The actual murder mystery itself is worth noting. Apparently there is a serial killer going around. Originally just Gardek the trollkin is hired to find and subdue the killer but after he catches the wrong guy, the four protagonists are forced to team up to find the person behind the slayings. Their quest is a more cerebral one than you might expect from a story based on a fantasy RPG, but there are a few fight scenes here and there. I do like that the book really focused on solving a mystery over hack and slash, even though Byers is quite adept as long detailed fight scenes. By sticking with the detective aspects, the story felt like a murder mystery first and a licensed novelization second. I also liked that the characters didn’t solve the mystery right away, complete with the occasional dead end, false lead and accidental accusation of the wrong being thrown in for good measure. Because of the narrative style, I could give Murder in Corvis to people I know who like murder mysteries but hate gaming fiction and feel they would still enjoy this in spite of its origins.

Overall, I was glad to see that Murder in Corvis is another fine story spawned from the mind of Richard Lee Byers. Unlike some of his other releases, this novella didn’t convince me to pick up the game it was based on and I actually think the weakest points of the release are when the package tries to sell you on Iron Kingdoms instead of allowing you to just read the story, but the novella is an enjoyable murder mystery in a steampunk high fantasy setting. It’s newcomer friendly and the characters will keep you both entertained and interested from beginning to end. If you’ve got five bucks to spare and an afternoon with nothing to do, you could while away the time in worse fashions than reading Murder in Corvis.
Categories: Game Theory & Design

tanay.co.in: SA-CORE-2014-005 - All you need to know to protect your Drupal Site from the latest SQL Injection vulnerability

Planet Drupal - 16 October 2014 - 4:18am

Last night, Drupal Release a security update to its core - v7.32

 

The release addresses the SQL Injection vulnerability described at https://www.drupal.org/SA-CORE-2014-005

 

 

How serious is it?

There are many proof of concepts scripts available all over the internet now. Both python and php variants. So, anyone who is knowledgeable enough to run a php/python script can now login to your Drupal 7 Site as admin, or execute any SQL on your Drupal Database!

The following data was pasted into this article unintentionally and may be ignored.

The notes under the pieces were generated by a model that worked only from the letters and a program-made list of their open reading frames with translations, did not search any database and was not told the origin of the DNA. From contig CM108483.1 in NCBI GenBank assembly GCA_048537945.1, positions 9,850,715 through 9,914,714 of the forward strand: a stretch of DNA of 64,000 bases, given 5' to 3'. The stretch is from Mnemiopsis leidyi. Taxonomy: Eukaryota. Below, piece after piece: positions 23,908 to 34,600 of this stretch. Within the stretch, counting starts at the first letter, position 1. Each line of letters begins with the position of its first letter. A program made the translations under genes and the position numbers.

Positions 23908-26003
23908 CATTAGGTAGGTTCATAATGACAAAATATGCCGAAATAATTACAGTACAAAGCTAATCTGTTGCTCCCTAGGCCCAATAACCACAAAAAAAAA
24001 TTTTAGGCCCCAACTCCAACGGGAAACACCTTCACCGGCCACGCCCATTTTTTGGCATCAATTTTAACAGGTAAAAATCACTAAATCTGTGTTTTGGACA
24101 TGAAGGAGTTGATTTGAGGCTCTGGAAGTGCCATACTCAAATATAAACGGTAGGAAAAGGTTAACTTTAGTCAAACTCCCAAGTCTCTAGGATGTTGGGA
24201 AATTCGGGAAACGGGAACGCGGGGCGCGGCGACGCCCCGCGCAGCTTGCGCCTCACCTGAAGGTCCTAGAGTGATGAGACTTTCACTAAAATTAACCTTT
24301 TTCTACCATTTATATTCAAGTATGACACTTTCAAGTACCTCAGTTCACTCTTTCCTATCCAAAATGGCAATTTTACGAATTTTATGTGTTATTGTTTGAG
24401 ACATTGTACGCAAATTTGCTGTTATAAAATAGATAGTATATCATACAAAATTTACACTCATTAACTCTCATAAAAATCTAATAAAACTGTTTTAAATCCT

[I am not linking them here for the obvious reasons, if you came here searching for those scripts, you are at the wrong place]

 

So, is my site vulnerable?

Most of the Drupal-special webhosts like Acquia, Pantheon, Platform.sh have apparently patched their platforms protecting your Drupal site even if your individual site has not been patched yet. So most of you are safe. You should be worried if you are hosting on one of those generic hosts to whom Drupal is just yet another script or if you are running the site on your own stack.

 

And if you have a CDN like cloudflare infront of your website, then you are safe as well (at least for a while). As of now, I am aware of only cloudflare that has announced that they have updated their Web App Firewall rules to mitigate this vulnerability. So if you are using Cloudflare CDN like I do for this blog site, make sure you turn on this option.

 

How do I fix my Site?

Don’t worry. Fortunately it is very simple. And it would not take more than 2 minutes to fix your site (if you do it via #3 below).

 

If the words like “git”, “patch”, “upgrade” scare you and if you like the words “FTP”, “Filezilla” more then skip directly to #3 below.

 

  • OPTION #1: The first option is to update your site to the latest version of Drupal - 7.32.

  • OPTION #2:But yeah, there is considerable effort involved behind upgrading your Drupal Site. Every upgrade usually would require significant regression testing and this could take a while.

    So, as an alternative, there is a very small patch out there for  you. Apply it and you are all set.
    Patch : https://www.drupal.org/files/issues/SA-CORE-2014-005-D7.patch

    How do I apply this patch?
    Like any other patch -

  • OPTION #3: [THE SIMPLEST OF ALL] Alternatively, if you do not want to deal with patches or upgrades, or if you are are looking for a quick fix, here you go:

    • FTP to, or open your Drupal Root Directory

    • Navigate to  includes/database/ folder

    • There will be a file named database.inc . Take a backup of the file. We are going to modify the file. Store the backup somewhere safe just in case.

    • Open the file database.inc .

    • At around line 739, you will find a line of code that reads
      foreach ($data as $i => $value) {
      Replace this line with
      foreach (array_values($data) as $i => $value) {

    • Save the file and exit

    • Pat yourself on the back. You are all set now :-)

 


I have no enemies. Should I still fix my site?

Absolutely yes. With the many google dorks that could be used to find Drupal Sites, you could be the subject of random attack. - ie Some noob with the script picking up your site randomly to login as admin and defacing it or playing around with it, or stealing your userbase for spamming!

 

Who found this issue? Who reported it? When was it first reported? ……. Check out the FAQ on Drupal.org for answers - https://www.drupal.org/node/2357241

 
Categories: Drupal

A Farewell Letter to GamerGate - by James Beech

Gamasutra.com Blogs - 16 October 2014 - 3:57am
A veteran game developer weighs in on the life, and apparent death, of GamerGate
Categories: Game Theory & Design

Visitors Voice: What is a good autocomplete?

Planet Drupal - 16 October 2014 - 3:45am
Too often clients add autocomplete as an requirement without much thought. And as an result it is actually making the user experience worse. Instead of helping the users it confuses them. The first rule when designing autocomplete is: the suggestions must be relevant for many! Otherwise don’t make any suggestions at all, since it’s just […]
Categories: Drupal

Webform Salesforce Concatenate

New Drupal Modules - 16 October 2014 - 3:07am